Now let's take a trip to October 2015, when the Bloomberg published a story on how the Apple would be hampering its own development in artificial intelligence by the fact that they keep their jobs secret. After that reflection, a few more ?attacks? were made on Ma's work in this area, including unpleasant comments about Siri, coming from the influential journalist Walt Mossberg.
Going back to the present day, this panorama of Apple seems to be about to change for the better. This is because, through the newly hired director of artificial intelligence research, Russ Salakhutdinov, Apple announced at the conference Neural Information Processing Systems (NIPS) that does allow the publication of findings in AI.
Apple will start publishing, according to @rsalakhu at # nips2016 pic.twitter/I0ndKKc2vB
– hardmaru (@hardmaru) December 6, 2016
Apple starts publishing (of AI materials / research), according to @rsalakhu at # nips2016
Previously, the Cupertino giant considered all of its discoveries to be "intellectual property". Now, in addition to their researchers being able to publish findings, they will also be able to exchange ideas with other experts. Whatever made the company change its mind (at least in relation to AI), great that it is now following the same path already followed by companies like Google and Facebook, which also already publish their findings in this and several others areas.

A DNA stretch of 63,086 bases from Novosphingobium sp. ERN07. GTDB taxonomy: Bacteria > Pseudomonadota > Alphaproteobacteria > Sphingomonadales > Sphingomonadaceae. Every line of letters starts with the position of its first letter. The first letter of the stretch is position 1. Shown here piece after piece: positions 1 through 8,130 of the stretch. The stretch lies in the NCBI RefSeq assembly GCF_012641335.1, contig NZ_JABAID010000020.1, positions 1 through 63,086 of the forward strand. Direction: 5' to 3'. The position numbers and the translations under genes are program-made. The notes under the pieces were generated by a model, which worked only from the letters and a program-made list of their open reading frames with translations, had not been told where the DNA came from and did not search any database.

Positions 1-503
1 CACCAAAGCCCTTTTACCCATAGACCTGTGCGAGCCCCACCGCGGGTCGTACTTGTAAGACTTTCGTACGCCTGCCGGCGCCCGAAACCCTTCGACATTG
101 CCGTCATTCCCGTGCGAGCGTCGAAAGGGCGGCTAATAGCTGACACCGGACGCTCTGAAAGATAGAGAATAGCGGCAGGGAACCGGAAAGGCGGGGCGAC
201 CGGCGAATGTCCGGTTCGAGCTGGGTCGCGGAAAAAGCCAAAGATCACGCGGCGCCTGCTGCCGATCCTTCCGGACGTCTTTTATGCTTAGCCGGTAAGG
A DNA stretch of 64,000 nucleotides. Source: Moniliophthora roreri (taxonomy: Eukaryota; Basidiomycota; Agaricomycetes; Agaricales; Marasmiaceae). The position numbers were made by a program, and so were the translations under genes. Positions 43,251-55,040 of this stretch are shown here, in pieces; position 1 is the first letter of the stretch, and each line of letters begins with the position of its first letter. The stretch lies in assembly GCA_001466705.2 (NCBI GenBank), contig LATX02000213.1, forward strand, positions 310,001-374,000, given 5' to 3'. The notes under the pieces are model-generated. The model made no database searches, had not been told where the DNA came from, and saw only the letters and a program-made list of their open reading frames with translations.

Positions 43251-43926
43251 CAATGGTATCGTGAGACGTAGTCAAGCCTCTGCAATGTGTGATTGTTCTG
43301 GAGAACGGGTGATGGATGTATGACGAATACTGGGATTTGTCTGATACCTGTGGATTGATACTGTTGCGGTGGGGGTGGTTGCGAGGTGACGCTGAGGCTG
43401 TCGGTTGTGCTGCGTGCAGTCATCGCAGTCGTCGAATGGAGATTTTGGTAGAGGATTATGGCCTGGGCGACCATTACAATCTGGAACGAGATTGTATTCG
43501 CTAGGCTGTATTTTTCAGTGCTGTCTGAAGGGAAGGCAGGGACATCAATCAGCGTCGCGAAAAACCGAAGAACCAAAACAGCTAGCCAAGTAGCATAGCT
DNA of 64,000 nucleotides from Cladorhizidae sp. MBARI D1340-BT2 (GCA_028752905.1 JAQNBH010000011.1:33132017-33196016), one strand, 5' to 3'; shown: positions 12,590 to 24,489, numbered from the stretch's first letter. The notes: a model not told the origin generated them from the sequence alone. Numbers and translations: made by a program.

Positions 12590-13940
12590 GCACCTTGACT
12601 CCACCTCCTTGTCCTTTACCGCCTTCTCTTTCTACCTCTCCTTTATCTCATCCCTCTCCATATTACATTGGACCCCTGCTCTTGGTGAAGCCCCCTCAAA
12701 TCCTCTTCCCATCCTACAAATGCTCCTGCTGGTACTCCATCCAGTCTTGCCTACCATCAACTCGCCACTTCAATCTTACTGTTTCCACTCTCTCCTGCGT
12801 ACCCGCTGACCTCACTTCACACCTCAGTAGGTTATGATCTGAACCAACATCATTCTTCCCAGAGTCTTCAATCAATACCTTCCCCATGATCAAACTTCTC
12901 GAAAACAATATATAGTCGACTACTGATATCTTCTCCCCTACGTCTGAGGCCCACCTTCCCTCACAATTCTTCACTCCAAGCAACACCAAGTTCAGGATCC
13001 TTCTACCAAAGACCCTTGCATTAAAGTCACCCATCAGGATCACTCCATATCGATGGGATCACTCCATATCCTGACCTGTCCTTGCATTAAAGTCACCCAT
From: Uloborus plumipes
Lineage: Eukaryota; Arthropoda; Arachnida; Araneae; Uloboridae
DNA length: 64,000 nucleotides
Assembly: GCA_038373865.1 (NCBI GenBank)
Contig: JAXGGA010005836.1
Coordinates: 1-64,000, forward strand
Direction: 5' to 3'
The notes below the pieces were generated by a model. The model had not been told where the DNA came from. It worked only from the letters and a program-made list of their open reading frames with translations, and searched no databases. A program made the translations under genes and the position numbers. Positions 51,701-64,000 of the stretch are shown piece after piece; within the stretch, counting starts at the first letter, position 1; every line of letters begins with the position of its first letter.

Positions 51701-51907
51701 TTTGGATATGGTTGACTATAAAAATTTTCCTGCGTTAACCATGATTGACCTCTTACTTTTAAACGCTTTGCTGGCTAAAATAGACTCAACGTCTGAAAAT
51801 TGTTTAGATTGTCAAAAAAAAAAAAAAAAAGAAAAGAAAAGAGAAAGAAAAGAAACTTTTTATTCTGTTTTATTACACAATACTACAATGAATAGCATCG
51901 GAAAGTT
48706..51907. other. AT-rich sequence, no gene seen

With this initiative to share research from the area, the various contracts and also the research and development (R&D) center in Japan that is supposed to be also focused on AI, we hope that Ma will soon be able to bring developments and innovations for both Siri and others. possible segments that use technology.
Update · 12/08/2016 s 10:24
THE Quartz he had access to some of the slides of this presentation on artificial intelligence in Barcelona (Spain). Apparently, several topics were addressed, including: health and vital signs, volumetric detection of LiDAR (Light Detection And Ranging), forecasting with structured outputs, image processing and colorization, intelligent assistant and language modeling and activity recognition.
One of the slides showed Apple's image recognition algorithms, which at 3,000 images per second (!) Twice as fast as Google's. Another showed Apple's ability to build a 4.5x smaller neural system without loss in accuracy, which is also faster. Between processes in particular it is based on a technique in which one neural system teaches the other to make decisions according to the situation; this would be linked to working on photos and audio.
In addition to these, more other areas were covered in the presentation: deep generative models, model compression, holistic scene understanding, model reliability, deep reinforcement learning, unsupervised learning, transfer of learning, reasoning, attention and memory, and training efficient in distributed computing.
Whatever the reason, Apple has kept the information for so long, now others may also benefit from its discoveries and, in the end, who wins is us.